S. Micossi – Reform of the Stability Pact: First principles
A crowded seminar held by the Astrid Foundation has launched in Italy the discussion on the future of the European Stability and Growth Pact (SGP), and economists are churning out paper after paper on the subject.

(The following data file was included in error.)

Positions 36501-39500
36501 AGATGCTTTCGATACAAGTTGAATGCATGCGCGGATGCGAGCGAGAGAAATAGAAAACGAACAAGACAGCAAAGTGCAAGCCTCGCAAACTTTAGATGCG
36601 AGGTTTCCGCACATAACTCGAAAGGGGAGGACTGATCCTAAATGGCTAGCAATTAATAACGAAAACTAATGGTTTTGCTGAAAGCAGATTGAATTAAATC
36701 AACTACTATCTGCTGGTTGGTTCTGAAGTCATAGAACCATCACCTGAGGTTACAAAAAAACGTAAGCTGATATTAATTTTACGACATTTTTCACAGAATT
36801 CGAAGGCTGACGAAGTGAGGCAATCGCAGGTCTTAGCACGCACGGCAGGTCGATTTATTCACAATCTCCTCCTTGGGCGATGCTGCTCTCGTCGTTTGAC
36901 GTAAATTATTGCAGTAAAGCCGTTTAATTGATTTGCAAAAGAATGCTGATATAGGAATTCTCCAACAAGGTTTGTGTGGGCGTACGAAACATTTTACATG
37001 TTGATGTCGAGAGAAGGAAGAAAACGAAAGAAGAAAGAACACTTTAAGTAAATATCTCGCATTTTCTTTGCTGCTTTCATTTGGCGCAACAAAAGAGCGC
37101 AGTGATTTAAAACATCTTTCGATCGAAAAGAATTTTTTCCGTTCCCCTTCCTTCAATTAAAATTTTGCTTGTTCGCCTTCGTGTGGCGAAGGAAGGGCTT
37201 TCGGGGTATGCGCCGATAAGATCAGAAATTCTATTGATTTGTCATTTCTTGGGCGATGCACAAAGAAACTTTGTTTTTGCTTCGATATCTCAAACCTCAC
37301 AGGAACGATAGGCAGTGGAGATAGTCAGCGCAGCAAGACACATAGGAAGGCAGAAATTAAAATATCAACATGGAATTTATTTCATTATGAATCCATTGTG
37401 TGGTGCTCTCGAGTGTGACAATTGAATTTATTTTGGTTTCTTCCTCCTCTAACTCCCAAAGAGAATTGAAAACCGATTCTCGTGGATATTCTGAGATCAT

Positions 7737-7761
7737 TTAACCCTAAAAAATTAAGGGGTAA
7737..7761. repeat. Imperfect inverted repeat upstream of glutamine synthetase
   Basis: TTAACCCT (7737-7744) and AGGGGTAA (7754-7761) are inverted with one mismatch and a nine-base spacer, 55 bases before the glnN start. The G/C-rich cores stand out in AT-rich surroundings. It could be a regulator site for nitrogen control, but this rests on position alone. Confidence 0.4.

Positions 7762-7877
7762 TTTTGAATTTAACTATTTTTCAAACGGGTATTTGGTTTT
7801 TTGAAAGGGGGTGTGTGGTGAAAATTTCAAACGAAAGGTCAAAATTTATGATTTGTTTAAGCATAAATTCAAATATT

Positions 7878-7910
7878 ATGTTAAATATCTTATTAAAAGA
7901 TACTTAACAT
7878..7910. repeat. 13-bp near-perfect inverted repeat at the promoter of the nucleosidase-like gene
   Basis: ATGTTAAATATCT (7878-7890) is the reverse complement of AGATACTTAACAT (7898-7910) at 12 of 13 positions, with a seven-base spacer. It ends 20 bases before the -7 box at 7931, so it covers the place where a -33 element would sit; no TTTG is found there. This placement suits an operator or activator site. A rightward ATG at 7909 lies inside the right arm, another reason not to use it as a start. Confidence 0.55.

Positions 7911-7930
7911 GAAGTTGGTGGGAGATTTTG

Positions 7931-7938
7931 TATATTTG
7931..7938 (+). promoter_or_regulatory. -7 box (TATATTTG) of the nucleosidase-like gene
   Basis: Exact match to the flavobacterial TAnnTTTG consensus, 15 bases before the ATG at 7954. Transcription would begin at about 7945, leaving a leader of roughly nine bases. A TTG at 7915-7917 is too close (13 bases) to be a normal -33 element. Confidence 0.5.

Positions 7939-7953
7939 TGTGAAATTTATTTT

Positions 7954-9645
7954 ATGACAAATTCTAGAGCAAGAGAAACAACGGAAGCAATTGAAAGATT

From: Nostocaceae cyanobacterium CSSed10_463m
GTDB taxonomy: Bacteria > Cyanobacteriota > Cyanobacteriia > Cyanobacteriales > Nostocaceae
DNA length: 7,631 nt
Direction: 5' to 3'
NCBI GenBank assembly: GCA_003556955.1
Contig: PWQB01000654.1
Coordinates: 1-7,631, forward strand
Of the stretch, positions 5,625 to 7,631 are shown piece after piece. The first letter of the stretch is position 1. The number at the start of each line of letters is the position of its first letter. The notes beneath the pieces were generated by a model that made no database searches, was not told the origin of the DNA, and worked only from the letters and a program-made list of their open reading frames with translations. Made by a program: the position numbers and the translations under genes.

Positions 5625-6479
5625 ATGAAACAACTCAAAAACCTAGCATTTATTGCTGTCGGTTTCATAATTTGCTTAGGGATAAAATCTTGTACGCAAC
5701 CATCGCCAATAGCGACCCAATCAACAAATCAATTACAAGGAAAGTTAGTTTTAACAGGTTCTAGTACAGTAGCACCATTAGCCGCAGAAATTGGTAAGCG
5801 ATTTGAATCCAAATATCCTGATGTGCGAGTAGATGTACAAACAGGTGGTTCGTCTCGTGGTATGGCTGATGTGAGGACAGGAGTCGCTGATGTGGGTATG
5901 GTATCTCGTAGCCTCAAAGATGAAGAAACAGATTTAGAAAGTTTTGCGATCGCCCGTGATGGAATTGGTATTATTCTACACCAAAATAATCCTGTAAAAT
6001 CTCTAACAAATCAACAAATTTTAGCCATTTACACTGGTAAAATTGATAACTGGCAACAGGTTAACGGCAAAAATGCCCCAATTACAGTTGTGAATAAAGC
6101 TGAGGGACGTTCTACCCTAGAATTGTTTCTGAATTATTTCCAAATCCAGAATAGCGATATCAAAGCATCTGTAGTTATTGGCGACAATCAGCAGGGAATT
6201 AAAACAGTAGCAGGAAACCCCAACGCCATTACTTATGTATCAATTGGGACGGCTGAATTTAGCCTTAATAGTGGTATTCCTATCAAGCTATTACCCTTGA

I would start with two premises, one analytical and one methodological. The analytical one is that, while an increase in the public deficit in the short term certainly supports growth, this may not necessarily be true in the medium term, for example, if public spending increases inefficiencies in the allocation of resources. The increase in public debt (beyond certain not well-known thresholds) in turn produces adverse effects, generating expectations of higher future taxes and fears among investors about the solvency of the debtor. There is little discussion on these aspects in Italy. The public narrative is that more public spending is good for the economy (it is certainly good for political parties), therefore even looser European constraints on public debt are generally a good thing. Little attention is paid to the fact that Italy’s growing public debt has now coexisted with diminishing growth and productivity for several decades, to the point of almost complete stagnation.